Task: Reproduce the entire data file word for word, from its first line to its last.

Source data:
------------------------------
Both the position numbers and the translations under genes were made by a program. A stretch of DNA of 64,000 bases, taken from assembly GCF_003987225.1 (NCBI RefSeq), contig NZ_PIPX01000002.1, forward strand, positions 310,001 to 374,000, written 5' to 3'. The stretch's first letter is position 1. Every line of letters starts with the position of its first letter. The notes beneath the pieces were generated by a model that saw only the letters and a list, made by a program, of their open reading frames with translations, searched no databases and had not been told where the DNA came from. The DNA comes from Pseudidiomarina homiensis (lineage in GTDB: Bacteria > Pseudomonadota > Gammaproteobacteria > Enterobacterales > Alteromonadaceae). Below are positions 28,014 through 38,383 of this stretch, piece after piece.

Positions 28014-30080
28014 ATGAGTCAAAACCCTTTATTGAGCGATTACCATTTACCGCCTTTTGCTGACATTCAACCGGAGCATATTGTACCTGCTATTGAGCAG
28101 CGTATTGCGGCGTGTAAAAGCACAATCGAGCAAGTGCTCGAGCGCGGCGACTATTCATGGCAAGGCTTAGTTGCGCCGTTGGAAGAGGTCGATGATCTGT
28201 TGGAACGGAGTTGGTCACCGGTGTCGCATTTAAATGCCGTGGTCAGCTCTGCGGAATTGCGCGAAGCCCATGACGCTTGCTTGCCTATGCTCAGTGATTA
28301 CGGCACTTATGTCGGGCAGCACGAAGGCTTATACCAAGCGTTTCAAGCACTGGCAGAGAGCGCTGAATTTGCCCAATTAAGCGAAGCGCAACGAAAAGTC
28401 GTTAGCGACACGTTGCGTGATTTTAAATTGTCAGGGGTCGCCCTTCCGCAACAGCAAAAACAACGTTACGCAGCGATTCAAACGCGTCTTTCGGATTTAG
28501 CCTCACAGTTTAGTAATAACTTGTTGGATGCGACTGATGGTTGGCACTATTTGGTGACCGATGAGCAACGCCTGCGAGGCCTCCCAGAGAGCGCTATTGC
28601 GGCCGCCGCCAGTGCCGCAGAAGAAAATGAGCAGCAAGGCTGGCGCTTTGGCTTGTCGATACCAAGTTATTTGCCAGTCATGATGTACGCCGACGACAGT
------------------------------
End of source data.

Both the position numbers and the translations under genes were made by a program. A stretch of DNA of 64,000 bases, taken from assembly GCF_003987225.1 (NCBI RefSeq), contig NZ_PIPX01000002.1, forward strand, positions 310,001 to 374,000, written 5' to 3'. The stretch's first letter is position 1. Every line of letters starts with the position of its first letter. The notes beneath the pieces were generated by a model that saw only the letters and a list, made by a program, of their open reading frames with translations, searched no databases and had not been told where the DNA came from. The DNA comes from Pseudidiomarina homiensis (lineage in GTDB: Bacteria > Pseudomonadota > Gammaproteobacteria > Enterobacterales > Alteromonadaceae). Below are positions 28,014 through 38,383 of this stretch, piece after piece.

Positions 28014-30080
28014 ATGAGTCAAAACCCTTTATTGAGCGATTACCATTTACCGCCTTTTGCTGACATTCAACCGGAGCATATTGTACCTGCTATTGAGCAG
28101 CGTATTGCGGCGTGTAAAAGCACAATCGAGCAAGTGCTCGAGCGCGGCGACTATTCATGGCAAGGCTTAGTTGCGCCGTTGGAAGAGGTCGATGATCTGT
28201 TGGAACGGAGTTGGTCACCGGTGTCGCATTTAAATGCCGTGGTCAGCTCTGCGGAATTGCGCGAAGCCCATGACGCTTGCTTGCCTATGCTCAGTGATTA
28301 CGGCACTTATGTCGGGCAGCACGAAGGCTTATACCAAGCGTTTCAAGCACTGGCAGAGAGCGCTGAATTTGCCCAATTAAGCGAAGCGCAACGAAAAGTC
28401 GTTAGCGACACGTTGCGTGATTTTAAATTGTCAGGGGTCGCCCTTCCGCAACAGCAAAAACAACGTTACGCAGCGATTCAAACGCGTCTTTCGGATTTAG
28501 CCTCACAGTTTAGTAATAACTTGTTGGATGCGACTGATGGTTGGCACTATTTGGTGACCGATGAGCAACGCCTGCGAGGCCTCCCAGAGAGCGCTATTGC
28601 GGCCGCCGCCAGTGCCGCAGAAGAAAATGAGCAGCAAGGCTGGCGCTTTGGCTTGTCGATACCAAGTTATTTGCCAGTCATGATGTACGCCGACGACAGT